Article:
Fazekas, M., Kazmina, Y. and Wachs, J. (2020). Gender in European Public Procurement: Extent, Distribution, and Impacts. London: European Bank for Reconstruction and Development.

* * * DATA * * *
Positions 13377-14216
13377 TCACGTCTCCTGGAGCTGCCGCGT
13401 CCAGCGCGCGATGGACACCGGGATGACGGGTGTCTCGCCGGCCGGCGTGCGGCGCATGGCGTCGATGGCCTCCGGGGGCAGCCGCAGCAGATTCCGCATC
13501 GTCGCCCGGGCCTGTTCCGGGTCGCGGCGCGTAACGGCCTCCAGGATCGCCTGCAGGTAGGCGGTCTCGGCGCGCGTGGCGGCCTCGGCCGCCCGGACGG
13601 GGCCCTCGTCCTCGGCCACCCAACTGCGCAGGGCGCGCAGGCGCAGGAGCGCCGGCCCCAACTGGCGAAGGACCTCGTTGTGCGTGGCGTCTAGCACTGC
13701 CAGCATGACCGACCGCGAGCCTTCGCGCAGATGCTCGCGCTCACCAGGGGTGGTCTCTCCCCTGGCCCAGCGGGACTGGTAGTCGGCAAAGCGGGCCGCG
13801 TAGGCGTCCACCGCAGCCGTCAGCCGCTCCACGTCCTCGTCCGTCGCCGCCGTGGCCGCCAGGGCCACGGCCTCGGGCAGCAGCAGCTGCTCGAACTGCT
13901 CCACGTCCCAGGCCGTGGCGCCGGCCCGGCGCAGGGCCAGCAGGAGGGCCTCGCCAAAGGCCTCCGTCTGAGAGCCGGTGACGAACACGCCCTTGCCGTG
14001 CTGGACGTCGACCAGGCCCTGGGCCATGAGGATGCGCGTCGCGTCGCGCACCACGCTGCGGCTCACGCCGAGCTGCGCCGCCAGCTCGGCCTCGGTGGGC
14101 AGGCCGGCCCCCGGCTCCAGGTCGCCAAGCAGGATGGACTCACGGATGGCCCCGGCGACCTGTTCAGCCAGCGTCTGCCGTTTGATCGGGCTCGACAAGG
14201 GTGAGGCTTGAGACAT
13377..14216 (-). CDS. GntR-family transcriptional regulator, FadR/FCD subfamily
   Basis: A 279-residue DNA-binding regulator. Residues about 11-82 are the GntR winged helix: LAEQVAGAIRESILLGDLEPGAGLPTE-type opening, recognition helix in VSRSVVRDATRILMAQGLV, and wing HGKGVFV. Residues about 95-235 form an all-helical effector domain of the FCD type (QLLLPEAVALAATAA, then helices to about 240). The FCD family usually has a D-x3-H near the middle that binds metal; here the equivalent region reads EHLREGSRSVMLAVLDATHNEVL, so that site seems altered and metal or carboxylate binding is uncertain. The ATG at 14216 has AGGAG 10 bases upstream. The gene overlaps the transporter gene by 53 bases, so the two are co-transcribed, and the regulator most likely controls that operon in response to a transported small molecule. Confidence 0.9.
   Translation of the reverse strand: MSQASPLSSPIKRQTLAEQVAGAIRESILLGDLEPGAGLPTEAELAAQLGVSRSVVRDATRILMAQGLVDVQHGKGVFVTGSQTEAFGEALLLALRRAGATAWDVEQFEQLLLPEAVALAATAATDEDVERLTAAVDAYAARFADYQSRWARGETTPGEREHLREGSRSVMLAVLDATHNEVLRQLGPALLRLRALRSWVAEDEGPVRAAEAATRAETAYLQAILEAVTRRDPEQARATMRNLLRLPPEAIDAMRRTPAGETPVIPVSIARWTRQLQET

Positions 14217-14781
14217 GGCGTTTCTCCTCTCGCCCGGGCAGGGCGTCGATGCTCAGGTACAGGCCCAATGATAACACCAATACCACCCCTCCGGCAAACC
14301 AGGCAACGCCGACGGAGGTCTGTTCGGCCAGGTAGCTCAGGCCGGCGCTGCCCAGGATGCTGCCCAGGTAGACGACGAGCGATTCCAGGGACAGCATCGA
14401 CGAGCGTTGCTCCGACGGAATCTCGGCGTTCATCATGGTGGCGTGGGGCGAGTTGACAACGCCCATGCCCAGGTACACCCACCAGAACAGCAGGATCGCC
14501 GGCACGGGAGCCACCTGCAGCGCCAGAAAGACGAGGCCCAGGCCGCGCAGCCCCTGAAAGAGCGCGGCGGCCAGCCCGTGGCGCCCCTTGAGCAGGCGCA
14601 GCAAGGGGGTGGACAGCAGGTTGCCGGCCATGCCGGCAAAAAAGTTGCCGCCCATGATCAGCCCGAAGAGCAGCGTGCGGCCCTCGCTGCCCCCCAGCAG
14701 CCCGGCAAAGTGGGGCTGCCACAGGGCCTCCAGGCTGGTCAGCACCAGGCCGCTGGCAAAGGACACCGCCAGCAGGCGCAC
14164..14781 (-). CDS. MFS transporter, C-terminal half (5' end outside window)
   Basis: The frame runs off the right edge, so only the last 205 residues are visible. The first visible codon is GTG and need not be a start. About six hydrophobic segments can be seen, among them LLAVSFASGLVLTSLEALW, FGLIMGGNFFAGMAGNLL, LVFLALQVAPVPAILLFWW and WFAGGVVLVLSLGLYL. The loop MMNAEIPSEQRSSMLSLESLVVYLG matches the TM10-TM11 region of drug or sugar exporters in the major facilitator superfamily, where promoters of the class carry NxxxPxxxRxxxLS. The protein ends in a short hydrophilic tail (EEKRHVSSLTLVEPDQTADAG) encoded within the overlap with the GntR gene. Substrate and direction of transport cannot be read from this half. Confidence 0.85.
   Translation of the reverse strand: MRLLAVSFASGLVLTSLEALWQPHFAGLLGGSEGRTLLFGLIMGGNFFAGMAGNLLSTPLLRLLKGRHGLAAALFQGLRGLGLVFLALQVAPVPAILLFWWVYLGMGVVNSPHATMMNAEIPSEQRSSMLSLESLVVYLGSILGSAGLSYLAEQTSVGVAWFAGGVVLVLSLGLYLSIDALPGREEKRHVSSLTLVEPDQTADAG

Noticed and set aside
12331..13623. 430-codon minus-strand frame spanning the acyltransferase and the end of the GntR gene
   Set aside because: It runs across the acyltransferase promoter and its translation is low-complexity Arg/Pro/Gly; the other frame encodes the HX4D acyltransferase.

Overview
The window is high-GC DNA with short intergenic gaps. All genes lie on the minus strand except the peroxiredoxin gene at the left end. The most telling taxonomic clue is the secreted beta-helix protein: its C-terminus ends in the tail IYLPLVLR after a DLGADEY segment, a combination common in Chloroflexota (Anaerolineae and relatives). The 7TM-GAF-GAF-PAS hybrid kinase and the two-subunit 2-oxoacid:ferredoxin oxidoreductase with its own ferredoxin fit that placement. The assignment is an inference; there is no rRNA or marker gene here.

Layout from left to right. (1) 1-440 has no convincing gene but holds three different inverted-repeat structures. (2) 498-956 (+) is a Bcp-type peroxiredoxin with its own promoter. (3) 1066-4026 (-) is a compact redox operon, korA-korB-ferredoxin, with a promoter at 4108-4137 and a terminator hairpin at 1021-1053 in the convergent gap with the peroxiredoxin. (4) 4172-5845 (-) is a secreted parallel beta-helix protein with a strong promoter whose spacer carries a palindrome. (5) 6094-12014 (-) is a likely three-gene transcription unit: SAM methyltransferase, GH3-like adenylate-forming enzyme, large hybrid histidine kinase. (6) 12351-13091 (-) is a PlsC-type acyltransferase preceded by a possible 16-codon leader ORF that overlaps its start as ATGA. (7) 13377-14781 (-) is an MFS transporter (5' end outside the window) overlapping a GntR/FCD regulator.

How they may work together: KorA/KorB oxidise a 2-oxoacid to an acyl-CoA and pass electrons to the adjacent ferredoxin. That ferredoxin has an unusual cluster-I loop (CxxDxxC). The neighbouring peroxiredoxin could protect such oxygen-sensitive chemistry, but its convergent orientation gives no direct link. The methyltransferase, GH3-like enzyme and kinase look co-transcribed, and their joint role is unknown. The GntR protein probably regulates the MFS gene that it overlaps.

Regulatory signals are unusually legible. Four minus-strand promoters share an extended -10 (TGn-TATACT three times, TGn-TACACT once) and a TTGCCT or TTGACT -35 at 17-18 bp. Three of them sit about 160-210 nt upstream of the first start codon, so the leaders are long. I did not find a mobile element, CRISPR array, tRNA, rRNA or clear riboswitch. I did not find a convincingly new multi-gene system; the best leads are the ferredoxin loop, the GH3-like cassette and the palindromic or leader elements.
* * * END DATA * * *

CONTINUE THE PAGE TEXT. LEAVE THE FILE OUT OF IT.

A crucially under-documented gender gap is the difference in public procurement spending that flows to companies led or owned by men vs. women. The role of gender in public procurement is of wide interest given that public procurement represents about a third of government spending in OECD countries. As country-level gender data on labour force participation and wages do not account for gender differences in public procurement, there is a need for large-scale administrative data-driven assessment. Hence, this study sets out to precisely estimate the prevalence and distribution of women-managed companies in European public procurement markets and to provide insights on the potential policy determinants and impacts of women-run businesses. We merge a largescale EU-wide public procurement database (TED) with gendered rm management data (BvD) for 2006-2016. We find that 26.3% of government suppliers’ managers are women and that for 16.5% of suppliers of large value contracts across the EU, the management is majority women. We could establish that public procurement, on average, reflects gender gaps in the wider economy with a small deviation of 2-5% between economywide and public procurement-specific women management shares. Larger differences exist within specific countries and sectors, highlighting opportunities for focused policy interventions. We also find that contracts won by companies with majority women boards are 2% less likely to win single-bidder contracts, controlling for a range of potential confounding factors, suggesting lower corruption risk for these type of contracts.